Home builders unable to keep pace with Qatar's booming population: report

Government estimates the country’s population will surge 15 percent in 2014 alone to reach 2.4 million residents.

Home builders in Qatar are unable to keep pace with the country’s rapidly growing population, leading to housing shortages and rising rents, new reports show, Doha News reported.

Research by Qatar-based Al Asmakh Real Estate Development found residential rents increased five to 10 percent in the first three months of the year. A separate report by Colliers International puts the average increase slightly lower, at four percent.

According to the two companies, market forces are set to put further upward pressure on rents in the coming years as demand for housing outpaces supply, the website reported.

Colliers estimated 22,000 new homes will be constructed by 2018, adding to Qatar’s existing housing stock of 122,000 units.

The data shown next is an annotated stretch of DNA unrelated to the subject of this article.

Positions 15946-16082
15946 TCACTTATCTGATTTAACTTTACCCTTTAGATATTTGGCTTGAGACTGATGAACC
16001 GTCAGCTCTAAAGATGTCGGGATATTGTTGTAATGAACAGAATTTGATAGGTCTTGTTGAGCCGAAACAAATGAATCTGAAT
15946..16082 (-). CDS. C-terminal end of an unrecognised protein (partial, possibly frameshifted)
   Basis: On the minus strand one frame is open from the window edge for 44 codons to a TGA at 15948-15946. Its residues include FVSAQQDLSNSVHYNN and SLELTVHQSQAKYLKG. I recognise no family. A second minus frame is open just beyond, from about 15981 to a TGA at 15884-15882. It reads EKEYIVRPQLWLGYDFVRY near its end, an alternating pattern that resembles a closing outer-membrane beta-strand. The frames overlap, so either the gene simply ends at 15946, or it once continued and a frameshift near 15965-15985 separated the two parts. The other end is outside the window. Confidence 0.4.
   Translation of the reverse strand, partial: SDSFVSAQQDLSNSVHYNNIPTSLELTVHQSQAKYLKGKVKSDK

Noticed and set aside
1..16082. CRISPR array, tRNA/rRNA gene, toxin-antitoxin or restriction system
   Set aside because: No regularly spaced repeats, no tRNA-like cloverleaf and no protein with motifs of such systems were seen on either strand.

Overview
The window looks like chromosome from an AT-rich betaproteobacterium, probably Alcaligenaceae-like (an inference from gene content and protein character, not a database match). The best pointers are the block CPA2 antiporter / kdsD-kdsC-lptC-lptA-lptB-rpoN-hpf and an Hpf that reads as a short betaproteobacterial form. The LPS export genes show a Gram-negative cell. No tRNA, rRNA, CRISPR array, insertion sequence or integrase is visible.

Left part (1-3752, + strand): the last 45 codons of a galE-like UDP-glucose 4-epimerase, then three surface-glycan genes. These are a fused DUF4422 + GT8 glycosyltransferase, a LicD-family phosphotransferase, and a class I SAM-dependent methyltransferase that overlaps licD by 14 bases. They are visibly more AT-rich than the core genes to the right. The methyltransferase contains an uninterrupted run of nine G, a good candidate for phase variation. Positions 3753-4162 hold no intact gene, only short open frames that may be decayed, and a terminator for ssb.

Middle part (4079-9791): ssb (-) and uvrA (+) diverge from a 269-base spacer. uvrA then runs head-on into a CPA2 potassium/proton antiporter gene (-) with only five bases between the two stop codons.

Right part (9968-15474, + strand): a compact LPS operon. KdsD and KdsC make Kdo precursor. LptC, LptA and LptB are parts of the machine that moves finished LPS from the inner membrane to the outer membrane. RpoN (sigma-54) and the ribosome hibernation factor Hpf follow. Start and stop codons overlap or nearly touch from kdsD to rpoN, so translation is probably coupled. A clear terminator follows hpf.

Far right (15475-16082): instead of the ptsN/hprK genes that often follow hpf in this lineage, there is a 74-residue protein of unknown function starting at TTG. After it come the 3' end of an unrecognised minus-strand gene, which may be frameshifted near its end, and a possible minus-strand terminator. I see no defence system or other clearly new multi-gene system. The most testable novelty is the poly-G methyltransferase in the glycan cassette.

However, demand for housing is set to reach 266,000 units – excluding labour camps – over the same timeframe, a 122,000 shortfall.

“Doha’s residential real estate market will continue to remain significantly undersupplied over the next five years,” Colliers said.

Despite these increases, average rental rates are still below the peaks reached in 2008 before the global financial crisis hit the Gulf and sent property prices plummeting.

According to Al Asmakh, high-end three and four-bedroom villas in Onaiza and Al Waab rent for QR18,000 ($4,944) a month, while similar-sized villas in Madinat Khalifa, Gharrafa, and Al Hilal are slightly less expensive, at QR13,000 to QR15,000 a month.

The firm found that average rental rates for two-bedroom apartments were QR15,500 in the Pearl-Qatar and QR14,500 in West Bay. Two-bedroom units average QR8,000 in Al Saad and QR7,500 in Old Airport.

Meanwhile, a government crackdown on illegally partitioned villas was likely to exacerbate the shortage, with inspectors stepping up their enforcement of laws prohibiting unauthorised modifications of homes.

Al Asmakh’s report also raised questions over whether there is enough accommodation for low-income expats amid predictions Qatar needs to recruit another 500,000 workers to construct the buildings and infrastructure projects leading up to the 2022 World Cup, Doha News reported.

The government estimated the country’s population would surge 15 percent in 2014 alone to reach 2.4 million residents.

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